Are Surgical Robots Really The Future Of Medicine?

2166 words - 9 pages

Knowledge is a basic fundamental right of today’s society. Individuals from across the globe strive to take their intentions one step further for reasons such as recognition, money, or the satisfaction of learning new things. There are no limits to learning new things since there is always new information that shapes our understanding of the specific topic; therefore, there is no one to question why one wants to build their knowledge, since it can only be a benefit to society. When Edward Jenner came up with the first vaccine to cure smallpox, society didn’t frown upon the fact that hundreds of Americans were saved from this deadly disease. In fact, they paid him millions of dollars to continue making the vaccines. From the 1700s to present day, our pursuit of knowledge has increased dramatically and has pushed the limits even further to discover new, advanced technologies. We, Americans, put efficiency in front of responsibility, and ultimately, face the consequences. A key example includes the use of surgical robots. These machines do increase efficiency and, at the same time, decreases the severity of the aftermath. However, when it comes to a human life at stake on an operating table, can technology really come to the rescue?
Surgical Robots have increasingly become common in many hospitals across the country. The most common of the robots used in the medical field is the da Vinci system. The da Vinci system is “a three- or four- armed robot that surgeons operate with hand controls in a computer system several feet from the patient” (Tanner). But can the skills of a surgeon be so easily replaced by a machine? Though there are many benefits to saving time in surgeries, the cost of a human life is not worth the efficiency to save a life. A few years ago, my grandfather had done a laser surgery using a robot to remove the stones from his kidney. Even though our surgery turned out to be a success, my family and I were on the edge of our seats the entire time. Similar to my family, there are many families out there that fear the same thing. Many robotic surgeries have been successes and many reported that their incisions or cuts from the surgery are barely visible. However, others have filed lawsuits against hospitals since their robots had done careless mistakes such as “[grasping the tissue and refuse to let go or] hitting a patient in the face as she lay on the operating table” (Tanner). Such simple mistakes that can definitely be avoided by a human surgeon’s skill should be considered the better option than a robot who can only function on what commands it is given. Through the research process, I believe that surgical robots will be a detrimental addition to the medical field.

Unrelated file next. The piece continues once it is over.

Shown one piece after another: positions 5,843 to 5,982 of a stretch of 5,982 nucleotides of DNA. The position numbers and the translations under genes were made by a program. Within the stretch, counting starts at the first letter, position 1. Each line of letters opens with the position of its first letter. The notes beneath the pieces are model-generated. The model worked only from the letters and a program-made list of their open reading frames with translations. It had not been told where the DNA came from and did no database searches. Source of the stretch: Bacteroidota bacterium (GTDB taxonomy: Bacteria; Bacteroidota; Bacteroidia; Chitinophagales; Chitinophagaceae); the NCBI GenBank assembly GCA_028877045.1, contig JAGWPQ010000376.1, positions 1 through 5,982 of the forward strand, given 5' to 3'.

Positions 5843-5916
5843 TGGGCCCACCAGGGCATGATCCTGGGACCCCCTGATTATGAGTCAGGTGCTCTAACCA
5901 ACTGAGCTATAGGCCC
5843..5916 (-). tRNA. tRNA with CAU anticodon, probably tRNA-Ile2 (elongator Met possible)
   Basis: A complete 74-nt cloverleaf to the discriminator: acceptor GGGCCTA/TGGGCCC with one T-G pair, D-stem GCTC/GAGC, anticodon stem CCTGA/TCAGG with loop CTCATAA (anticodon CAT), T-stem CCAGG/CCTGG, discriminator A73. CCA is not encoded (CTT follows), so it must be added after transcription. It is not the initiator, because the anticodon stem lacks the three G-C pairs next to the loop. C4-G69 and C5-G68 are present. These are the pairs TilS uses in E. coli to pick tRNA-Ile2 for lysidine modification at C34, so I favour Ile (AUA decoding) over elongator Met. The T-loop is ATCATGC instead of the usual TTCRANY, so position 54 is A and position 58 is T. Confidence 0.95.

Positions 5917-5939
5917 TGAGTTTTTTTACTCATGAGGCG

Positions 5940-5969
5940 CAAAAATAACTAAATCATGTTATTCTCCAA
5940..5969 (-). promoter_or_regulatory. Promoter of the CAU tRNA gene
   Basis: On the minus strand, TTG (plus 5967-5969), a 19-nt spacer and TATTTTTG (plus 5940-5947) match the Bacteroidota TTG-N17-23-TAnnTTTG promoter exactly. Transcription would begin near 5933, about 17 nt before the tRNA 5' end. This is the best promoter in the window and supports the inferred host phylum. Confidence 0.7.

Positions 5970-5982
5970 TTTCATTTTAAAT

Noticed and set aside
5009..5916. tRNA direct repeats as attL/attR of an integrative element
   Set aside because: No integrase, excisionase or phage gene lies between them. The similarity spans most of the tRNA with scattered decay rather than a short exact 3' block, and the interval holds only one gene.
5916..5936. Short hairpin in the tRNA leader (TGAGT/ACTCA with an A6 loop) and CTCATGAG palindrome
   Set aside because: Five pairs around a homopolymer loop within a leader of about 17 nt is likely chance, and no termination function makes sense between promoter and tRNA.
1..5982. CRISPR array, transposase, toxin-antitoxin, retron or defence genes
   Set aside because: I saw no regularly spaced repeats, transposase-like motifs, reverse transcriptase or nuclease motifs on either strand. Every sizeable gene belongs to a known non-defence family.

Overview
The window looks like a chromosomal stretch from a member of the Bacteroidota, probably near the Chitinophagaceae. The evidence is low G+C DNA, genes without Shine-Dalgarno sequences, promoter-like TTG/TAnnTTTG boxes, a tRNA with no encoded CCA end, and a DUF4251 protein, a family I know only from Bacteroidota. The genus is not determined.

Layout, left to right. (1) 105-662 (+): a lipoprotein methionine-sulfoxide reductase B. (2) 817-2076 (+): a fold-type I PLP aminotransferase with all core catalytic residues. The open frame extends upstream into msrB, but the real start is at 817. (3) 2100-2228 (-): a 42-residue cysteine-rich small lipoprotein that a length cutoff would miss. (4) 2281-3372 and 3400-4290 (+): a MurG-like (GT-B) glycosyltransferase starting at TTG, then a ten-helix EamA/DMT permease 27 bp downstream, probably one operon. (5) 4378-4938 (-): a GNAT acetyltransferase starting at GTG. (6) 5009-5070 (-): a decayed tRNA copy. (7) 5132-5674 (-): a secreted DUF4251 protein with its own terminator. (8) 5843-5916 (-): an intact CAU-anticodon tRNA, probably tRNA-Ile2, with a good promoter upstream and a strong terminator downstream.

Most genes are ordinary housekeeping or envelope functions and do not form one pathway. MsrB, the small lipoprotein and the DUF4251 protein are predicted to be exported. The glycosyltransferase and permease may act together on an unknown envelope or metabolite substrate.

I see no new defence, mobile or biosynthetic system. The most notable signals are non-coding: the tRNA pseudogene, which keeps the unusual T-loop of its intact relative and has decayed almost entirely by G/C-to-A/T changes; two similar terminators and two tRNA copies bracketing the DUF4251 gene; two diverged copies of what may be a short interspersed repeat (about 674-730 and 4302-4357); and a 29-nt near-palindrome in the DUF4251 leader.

The da Vinci system, “developed at Stanford Research Institute International and introduced in 1997” (Mironov), is a system that may seem appealing to the general public, yet it has its own inside story. There have been many instances where mistakes can certainly be...

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